Fire Ravages Landmarks in Washington, D.C.

An early morning fire ravaged Eastern Market on Monday, gutting part of the 134-year-old Capitol Hill landmark and devastating many vendors and residents who consider the historic public market the soul of the neighborhood.

"This is the worst thing to happen on Capitol Hill since I moved here in 1981," said Patti Cinelli, who lives five blocks away and frequents the market's fresh produce and meat stands and weekend flea market.

Fire Chief Dennis L. Rubin said the fire destroyed the southern half of the building, which is owned by the District of Columbia government. The building was empty and there were no injuries.

Rubin said the fire appears to have started about 1 a.m. in a trash bin behind the building. It took 160 firefighters two hours to put out the blaze.

Hours later, city firefighters raced to another blaze at a building with historic ties — the Georgetown branch of the D.C. Public Library. The two-story brick building, which contains archives of documents about the historic neighborhood, opened in 1935, was undergoing renovations.

Fire department spokesman Alan Etter said the building's entire roof caught fire and parts of the structure were in danger of collapsing. There were no reports of injuries.

"All of a sudden it just engulfed," said Claudio Ede, who was working inside the library and first saw smoke when he stepped outside for lunch.

At Eastern Market, neighbor Kyle Burk, 31, described seeing flames shooting above the roof of the market and said he could see the inside engulfed in fire. "It looked like the flames of hell," he said.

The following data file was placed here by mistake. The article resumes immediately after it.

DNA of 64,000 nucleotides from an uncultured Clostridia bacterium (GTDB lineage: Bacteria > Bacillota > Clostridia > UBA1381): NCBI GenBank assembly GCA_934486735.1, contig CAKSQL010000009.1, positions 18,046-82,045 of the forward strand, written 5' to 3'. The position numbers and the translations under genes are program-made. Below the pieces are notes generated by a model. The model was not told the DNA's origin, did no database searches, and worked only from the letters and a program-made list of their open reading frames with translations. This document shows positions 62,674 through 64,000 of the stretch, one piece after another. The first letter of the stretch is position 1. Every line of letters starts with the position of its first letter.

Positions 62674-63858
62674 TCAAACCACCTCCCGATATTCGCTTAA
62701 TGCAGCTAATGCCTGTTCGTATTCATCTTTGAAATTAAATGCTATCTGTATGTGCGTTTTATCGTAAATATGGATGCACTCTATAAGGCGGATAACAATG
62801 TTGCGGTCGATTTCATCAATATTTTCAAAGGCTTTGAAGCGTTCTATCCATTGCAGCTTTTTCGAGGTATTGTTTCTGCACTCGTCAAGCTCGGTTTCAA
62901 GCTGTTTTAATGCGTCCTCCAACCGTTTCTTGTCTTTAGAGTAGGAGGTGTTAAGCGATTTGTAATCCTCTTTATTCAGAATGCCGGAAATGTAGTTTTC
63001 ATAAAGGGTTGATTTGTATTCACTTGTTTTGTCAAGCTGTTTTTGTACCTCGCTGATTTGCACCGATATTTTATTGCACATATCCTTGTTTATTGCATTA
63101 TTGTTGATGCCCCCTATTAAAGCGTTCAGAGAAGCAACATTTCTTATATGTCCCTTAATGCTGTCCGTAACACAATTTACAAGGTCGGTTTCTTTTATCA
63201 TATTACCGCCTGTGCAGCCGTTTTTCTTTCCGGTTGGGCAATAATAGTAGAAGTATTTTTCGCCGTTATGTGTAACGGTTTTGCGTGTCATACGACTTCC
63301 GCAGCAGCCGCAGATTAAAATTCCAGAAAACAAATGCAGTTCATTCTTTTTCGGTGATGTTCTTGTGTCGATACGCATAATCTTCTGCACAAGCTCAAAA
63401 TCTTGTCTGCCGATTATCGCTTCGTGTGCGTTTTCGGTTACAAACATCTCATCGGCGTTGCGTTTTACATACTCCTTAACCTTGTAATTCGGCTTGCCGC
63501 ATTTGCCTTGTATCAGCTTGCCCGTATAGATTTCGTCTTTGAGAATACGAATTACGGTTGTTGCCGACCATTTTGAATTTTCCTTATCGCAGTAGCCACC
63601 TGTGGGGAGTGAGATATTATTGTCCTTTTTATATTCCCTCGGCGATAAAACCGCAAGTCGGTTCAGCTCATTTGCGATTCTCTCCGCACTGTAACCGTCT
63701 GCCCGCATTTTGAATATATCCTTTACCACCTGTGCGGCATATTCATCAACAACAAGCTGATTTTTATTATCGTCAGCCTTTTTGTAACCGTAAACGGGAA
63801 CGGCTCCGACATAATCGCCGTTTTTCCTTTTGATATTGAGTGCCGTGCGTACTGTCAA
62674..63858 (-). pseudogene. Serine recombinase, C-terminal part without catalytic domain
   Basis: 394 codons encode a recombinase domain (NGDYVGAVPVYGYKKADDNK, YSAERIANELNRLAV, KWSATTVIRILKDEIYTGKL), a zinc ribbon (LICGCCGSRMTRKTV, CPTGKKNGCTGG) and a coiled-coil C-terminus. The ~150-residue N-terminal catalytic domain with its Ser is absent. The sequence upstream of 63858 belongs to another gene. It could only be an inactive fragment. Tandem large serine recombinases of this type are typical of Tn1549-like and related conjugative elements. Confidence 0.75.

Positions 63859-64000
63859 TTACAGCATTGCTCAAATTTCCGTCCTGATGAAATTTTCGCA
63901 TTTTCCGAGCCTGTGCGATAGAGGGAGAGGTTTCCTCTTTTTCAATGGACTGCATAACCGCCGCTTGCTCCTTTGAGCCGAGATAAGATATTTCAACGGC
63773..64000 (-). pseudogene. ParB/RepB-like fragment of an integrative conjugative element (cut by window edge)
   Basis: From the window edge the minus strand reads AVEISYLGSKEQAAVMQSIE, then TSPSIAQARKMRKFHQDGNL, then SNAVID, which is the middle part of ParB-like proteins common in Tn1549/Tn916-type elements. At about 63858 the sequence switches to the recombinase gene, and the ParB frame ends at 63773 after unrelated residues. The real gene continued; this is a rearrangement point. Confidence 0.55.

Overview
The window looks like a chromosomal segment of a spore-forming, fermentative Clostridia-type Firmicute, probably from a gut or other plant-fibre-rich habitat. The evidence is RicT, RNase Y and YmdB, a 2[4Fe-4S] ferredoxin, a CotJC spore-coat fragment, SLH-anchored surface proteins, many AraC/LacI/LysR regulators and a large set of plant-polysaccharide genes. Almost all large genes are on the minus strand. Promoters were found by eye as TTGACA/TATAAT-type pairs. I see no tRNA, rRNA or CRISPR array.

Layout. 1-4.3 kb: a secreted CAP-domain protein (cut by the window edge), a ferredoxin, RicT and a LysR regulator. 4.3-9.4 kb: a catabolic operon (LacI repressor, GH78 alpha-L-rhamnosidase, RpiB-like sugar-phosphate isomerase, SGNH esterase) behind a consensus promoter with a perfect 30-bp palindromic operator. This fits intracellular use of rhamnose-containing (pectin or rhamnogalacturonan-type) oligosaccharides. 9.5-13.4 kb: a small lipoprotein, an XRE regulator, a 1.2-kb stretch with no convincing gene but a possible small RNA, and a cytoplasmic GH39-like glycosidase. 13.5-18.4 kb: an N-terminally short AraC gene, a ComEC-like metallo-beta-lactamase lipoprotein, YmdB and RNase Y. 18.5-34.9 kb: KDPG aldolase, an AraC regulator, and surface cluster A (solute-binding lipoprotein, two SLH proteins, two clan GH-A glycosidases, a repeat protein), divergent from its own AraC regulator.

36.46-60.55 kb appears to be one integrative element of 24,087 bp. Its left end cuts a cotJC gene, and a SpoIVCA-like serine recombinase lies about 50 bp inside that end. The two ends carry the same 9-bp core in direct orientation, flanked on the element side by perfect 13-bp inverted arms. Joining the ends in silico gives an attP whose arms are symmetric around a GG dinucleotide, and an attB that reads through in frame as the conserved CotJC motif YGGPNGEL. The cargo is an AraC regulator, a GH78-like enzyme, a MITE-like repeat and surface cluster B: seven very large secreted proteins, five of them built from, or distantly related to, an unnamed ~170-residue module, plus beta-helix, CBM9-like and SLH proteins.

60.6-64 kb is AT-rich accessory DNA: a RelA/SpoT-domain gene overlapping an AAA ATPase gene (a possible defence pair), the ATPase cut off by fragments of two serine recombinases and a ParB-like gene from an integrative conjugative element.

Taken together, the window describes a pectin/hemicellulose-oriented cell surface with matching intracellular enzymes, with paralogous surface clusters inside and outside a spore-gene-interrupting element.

Burk worried what the loss of the market would do for surrounding shops like Capitol Hill Books, where he works on weekends and which thrives off the business the market brings to the neighborhood.

Nearby residents and shop owners filled nearby streets well into the late morning, looking at the charred brick structure and consoling one another. Some vendors were allowed in to quickly retrieve paperwork, but fire department officials said it was too dangerous to let anyone remain inside the building. Battalion Chief Robert McClafferty said firefighters were still extinguishing hot spots.

Eastern Market has been in the lives of many shop owners for decades, and for some, since before they were born.

"It's all they know, it's their whole life," said Lakita Dickson, who makes her own jewelry and sells it at a stand outside the market.

Charles Glasgow's family has owned the Southern Maryland Seafood Company for 70 years. He said he grew up in the market and had worked there for 42 years.

"Everyone knows everyone, it's kind of a meeting place," he said.

Mayor Adrian M. Fenty vowed to rebuild the landmark and said that in the meantime, the city would try to make accommodations for the vendors to work elsewhere.

D.C. Del. Eleanor Holmes Norton, who lives on Capitol Hill and regularly visits the market on weekends, said she would seek federal funding to help rebuild the market.

"Eastern Market is a one-of-a-kind landmark ... of value to the country and not just the city," Norton told WTTG-TV.